Tuesday, September 27, 2011

2012: another year lost to "lesser-evil" sham?

 
Normally over the course of a week I compile a list of "writing topics."  As I find time to review Google Reader or emails comrades send me, or links on Facebook, the list lengthens.  Sometimes different entries pertain to one topic alone.  For instance, I recently gathered together a large number of articles on the Wall Street occupation.  But what would I dare write when the women and men on the scene are writing so much by their deeds? 
 
So I am usually left with a few scraps whose historical or political impertinence or wrong-headedness [to a communist] overcomes my desire to procrastinate and not write.  More long-term writing projects usually fall to the same procrastinatory exhaustion; between work and sleep I somehow find it less taxing to watch "The Bishop Misbehaves" instead of finishing editorial and commentary work on an online pamphlet I am preparing of Conan Doyle's "Tales of Pirates and Blue Water."  [Spoiler alert: pirates = very primitive accumulation].
 
These semi-weekly diary entries on Marxist Update are usually the product of something that sends my blood pressure into the heliosphere.  Typically it is some outrage to Marxist continuity found in the pages of a socialist newspaper or website.  The most reliable offender is CPUSA supremo Sam Webb.  In more quiet times I would not be bothered by the rancid opportunism and social imperialism of Webb and his organization.  But an election year is upon us, and the diabolical tendencies of lesser evilism and reformism always have their greatest impact on the working class in these periods.  Young people, especially, who are now on the move in their deeds, are the ultimate target of CPUSA nostrums about how:
 
A positive, robust grassroots campaign for Obama's jobs and tax-the-rich measures will put the wind in the president's sails, give people hope and improve the prospects of a people's victory next year.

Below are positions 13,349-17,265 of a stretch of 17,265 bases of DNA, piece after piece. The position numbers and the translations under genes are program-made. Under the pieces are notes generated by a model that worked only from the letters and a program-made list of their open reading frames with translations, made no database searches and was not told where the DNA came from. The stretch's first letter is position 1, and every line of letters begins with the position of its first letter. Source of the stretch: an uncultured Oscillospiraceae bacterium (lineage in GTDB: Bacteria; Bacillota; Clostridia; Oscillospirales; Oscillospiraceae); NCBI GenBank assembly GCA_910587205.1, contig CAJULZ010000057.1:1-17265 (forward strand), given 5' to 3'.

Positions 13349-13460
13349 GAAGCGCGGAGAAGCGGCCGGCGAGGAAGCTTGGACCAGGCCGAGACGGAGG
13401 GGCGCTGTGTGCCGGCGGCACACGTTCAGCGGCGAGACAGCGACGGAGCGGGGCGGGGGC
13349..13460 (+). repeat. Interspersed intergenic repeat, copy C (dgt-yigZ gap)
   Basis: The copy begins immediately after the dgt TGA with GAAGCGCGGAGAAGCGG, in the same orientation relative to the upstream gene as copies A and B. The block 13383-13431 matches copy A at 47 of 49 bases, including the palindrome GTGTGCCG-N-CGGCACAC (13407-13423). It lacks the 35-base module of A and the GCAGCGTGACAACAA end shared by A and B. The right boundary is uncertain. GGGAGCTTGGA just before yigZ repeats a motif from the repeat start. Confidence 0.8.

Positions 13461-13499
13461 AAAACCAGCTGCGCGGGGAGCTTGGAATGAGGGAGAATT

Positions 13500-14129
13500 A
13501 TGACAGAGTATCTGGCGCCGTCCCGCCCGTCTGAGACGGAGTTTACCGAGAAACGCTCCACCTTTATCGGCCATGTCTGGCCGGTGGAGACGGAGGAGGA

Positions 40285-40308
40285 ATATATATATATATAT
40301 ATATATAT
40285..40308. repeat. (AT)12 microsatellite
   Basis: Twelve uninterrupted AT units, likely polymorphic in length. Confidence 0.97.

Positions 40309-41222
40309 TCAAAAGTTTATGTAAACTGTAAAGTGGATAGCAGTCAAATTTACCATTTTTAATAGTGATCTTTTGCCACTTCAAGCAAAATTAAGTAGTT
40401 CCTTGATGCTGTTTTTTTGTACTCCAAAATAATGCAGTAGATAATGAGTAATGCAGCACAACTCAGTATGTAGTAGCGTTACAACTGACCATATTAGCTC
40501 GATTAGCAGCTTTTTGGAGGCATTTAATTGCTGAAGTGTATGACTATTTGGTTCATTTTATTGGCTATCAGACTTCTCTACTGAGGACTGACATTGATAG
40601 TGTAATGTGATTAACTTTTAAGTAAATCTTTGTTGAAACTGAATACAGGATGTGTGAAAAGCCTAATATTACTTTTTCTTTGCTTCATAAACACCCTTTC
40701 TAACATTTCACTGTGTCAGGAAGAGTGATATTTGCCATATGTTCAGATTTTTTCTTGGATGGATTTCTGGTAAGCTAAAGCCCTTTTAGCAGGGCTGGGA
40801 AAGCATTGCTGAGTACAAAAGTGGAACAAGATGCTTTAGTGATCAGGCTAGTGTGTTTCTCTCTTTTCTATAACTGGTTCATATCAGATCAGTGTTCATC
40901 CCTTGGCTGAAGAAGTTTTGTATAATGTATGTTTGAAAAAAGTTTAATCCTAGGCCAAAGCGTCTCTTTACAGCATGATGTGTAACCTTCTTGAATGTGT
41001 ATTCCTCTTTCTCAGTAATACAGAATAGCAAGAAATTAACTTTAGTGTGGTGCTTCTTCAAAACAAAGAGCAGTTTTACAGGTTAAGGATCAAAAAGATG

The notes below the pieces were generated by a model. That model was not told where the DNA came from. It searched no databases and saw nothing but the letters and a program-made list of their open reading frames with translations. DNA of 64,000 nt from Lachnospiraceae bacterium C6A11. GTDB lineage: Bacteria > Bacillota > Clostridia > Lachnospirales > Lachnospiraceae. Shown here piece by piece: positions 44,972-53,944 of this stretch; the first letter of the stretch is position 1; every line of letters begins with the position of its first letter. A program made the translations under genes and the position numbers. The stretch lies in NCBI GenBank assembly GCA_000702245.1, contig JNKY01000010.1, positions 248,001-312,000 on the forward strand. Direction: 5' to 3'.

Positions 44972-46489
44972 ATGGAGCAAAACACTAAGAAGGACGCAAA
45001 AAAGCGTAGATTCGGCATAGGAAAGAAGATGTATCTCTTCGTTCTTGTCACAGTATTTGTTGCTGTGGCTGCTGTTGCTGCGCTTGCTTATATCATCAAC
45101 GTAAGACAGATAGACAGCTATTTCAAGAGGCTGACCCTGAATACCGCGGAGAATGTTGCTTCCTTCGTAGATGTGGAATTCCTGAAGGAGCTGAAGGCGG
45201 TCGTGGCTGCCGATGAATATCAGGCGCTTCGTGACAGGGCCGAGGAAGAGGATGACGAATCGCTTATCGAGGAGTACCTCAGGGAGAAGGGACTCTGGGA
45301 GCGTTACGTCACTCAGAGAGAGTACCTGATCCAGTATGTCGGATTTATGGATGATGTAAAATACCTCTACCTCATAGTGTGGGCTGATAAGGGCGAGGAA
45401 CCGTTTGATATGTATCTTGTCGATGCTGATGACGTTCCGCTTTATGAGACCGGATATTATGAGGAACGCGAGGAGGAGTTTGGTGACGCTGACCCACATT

This kind of illusion-fostering in the face of bitter reality is typical of the CPUSA's role in the U.S. working class, specifically in labor unions and mass organizations where they might have some cadre left.
However, over the last two decades, Webb's party has ceased to play its historic role as a transmission belt for bourgeois opportunism and class collaboration in the broad middle class radical milieu, and has said goodbye to anything other than rationalizing Democratic Party imperialism.
 
The CPUSA's current campaign, spelled-out by Webb in his recent online article "Let's get positive, and win", initiates a further stage of rationalization, thumping the tub for President Obama's American Jobs Act.  Said Act, we are told, "is the leading edge of the jobs struggle.  It is the ground on which millions can be drawn into the fight to create jobs and rebuild the nation's infrastructure."
 
Read a little further, however, and we get to the nub:
 

We won't like everything the president proposes, especially cuts in Medicare and Medicaid, and should mobilize to make sure such ideas are dropped. But at the same time that shouldn't be an obstacle to getting behind the American Jobs Act and the millionaires' tax in a full-blooded way.